On November 16, 2015, Plaintiff, proceeding pro se, filed a complaint and a motion for a temporary restraining order and preliminary injunction. (ECF No. 1). The complaint asserts that Defendant “illegally repossessed Plaintiff[’s] property” because it “has no interest in the [revised] contract” between Plaintiff and the Dealership. (Id. ¶ 2). The court denied Plaintiff’s request for emergency equitable relief on November 25. (ECF No. 2). On February 24, 2016, Defendant filed the pending motion for summary judgment. (ECF No. 12). Plaintiff was provided with a Roseboro notice, which advised him of the pendency of the motion for summary judgment and his entitlement to respond within 17 days. (ECF No. 13); see Roseboro v. Garrison, 528 F.2d 309, 310 (4th Cir. 1975) (holding that pro se plaintiffs should be advised of their right to file responsive material to a motion for summary judgment). Plaintiff responded (ECF No. 15), filed a cross-motion for summary judgment (ECF No. 16), and filed what is styled as an “Opposition to Defendant[’s] Summary Judgment and Motion for Judgment, ” but will be construed as a reply in support of his motion for summary judgment (ECF No. 18). Defendant filed a combined reply in support of its motion and response to Plaintiff’s cross-motion. (ECF No. 17).

         II. Standard of Review

         Summary judgment is appropriate under Federal Rule of Civil Procedure Rule 56(a) when there is no genuine dispute as to any material fact, and the moving party is plainly entitled to judgment in its favor as a matter of law. In Anderson v. Liberty Lobby, Inc., 477 U.S. 242, 249 (1986), the Supreme Court of the United States explained that, in considering a motion for summary judgment, the “judge’s function is not himself to weigh the evidence and determine the truth of the matter but to determine whether there is a genuine issue for trial.” A dispute about a material fact is genuine “if the evidence is such that a reasonable jury could return a verdict for the nonmoving party.” Id. at 248. Thus, “the judge must ask himself not whether he thinks the evidence unmistakably favors one side or the other but whether a fair-minded jury could return a verdict for the [nonmoving party] on the evidence presented.” Id. at 252.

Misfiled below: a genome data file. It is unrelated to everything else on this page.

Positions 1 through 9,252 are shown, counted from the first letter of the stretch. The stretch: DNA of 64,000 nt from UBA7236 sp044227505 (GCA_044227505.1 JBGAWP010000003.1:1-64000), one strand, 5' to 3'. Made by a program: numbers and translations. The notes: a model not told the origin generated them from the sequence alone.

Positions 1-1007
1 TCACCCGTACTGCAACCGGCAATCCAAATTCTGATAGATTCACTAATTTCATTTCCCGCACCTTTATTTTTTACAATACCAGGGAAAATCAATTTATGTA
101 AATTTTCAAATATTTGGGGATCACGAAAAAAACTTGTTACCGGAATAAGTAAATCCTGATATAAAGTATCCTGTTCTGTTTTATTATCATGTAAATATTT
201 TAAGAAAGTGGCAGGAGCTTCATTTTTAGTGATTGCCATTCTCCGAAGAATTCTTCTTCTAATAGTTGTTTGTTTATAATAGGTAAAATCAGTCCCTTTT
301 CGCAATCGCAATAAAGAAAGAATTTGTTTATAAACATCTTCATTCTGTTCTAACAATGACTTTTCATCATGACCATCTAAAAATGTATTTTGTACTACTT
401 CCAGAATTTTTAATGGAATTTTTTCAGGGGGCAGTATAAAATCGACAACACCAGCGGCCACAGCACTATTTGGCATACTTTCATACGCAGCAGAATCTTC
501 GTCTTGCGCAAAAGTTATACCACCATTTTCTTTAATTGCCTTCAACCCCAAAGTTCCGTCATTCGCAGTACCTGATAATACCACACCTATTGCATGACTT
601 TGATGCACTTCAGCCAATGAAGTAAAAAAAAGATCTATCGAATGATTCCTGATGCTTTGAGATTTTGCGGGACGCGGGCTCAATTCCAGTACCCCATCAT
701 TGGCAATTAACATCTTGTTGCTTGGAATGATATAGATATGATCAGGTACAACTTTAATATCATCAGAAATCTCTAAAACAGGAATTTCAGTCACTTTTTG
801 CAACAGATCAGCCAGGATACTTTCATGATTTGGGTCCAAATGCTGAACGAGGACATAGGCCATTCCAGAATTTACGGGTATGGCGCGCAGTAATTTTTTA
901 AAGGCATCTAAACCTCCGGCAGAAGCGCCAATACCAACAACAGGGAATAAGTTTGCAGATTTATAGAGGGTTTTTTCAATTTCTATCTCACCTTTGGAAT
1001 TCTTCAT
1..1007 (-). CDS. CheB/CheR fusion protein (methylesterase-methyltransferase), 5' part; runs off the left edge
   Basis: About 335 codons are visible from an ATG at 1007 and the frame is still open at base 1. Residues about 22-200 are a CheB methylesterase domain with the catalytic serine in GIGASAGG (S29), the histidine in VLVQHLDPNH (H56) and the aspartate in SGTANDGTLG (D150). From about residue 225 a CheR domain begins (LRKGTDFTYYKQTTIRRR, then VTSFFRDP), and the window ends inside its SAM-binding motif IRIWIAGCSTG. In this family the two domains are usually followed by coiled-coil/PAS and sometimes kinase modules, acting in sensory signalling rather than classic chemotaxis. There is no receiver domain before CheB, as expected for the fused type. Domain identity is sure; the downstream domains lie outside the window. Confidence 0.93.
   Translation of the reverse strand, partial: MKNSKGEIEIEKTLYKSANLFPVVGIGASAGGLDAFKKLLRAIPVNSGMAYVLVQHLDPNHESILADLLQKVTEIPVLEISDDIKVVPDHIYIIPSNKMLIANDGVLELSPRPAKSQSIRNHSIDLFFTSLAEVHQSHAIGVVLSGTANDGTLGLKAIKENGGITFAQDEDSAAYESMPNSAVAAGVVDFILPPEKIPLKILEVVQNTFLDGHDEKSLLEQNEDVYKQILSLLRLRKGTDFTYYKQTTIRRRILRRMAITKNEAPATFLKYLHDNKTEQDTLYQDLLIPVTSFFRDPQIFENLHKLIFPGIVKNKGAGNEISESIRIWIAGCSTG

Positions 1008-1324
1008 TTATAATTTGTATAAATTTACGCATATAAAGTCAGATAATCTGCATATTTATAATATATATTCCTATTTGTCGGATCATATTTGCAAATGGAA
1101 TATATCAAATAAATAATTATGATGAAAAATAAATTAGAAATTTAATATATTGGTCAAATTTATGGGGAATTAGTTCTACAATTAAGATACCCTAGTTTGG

In undertaking this inquiry, a court must view the facts and the reasonable inferences drawn therefrom “in the light most favorable to the party opposing the motion.” Matsushita Elec. Indus. Co. Ltd. v. Zenith Radio Corp., 475 U.S. 574, 587 (1986) (quoting United States v. Diebold, Inc., 369 U.S. 654, 655 (1962)); see also EEOC v. Navy Fed. Credit Union, 424 F.3d 397, 405 (4th Cir. 2005). The mere existence of a “scintilla” of evidence in support of the nonmoving party’s case is not sufficient to preclude an order granting summary judgment. See Liberty Lobby, 477 U.S. at 252. A “party cannot create a genuine dispute of material fact through mere speculation or compilation of inferences.” Shin v. Shalala, 166 F.Supp.2d 373, 375 (D.Md. 2001) (citation omitted). Indeed, this court has an affirmative obligation to prevent factually unsupported claims and defenses from going to trial. See Drewitt v. Pratt, 999 F.2d 774, 778-79 (4th Cir. 1993) (quoting Felty v. Graves- Humphreys Co., 818 F.2d 1126, 1128 (4th Cir. 1987)).

         “When cross-motions for summary judgment are before a court, the court examines each motion separately, employing the familiar standard under Rule 56 of the Federal Rules of Civil Procedure.” Desmond v. PNGI Charles Town Gaming, LLC, 630 F.3d 351, 354 (4th Cir. 2011). The court must deny both motions if it finds there is a genuine dispute of material fact, “[b]ut if there is no genuine issue and one or the other party is entitled to prevail as a matter of law, the court will render judgment.” 10A Charles A. Wright, et al., Federal Practice & Procedure § 2720 (3d ed. 1998).

         III. ...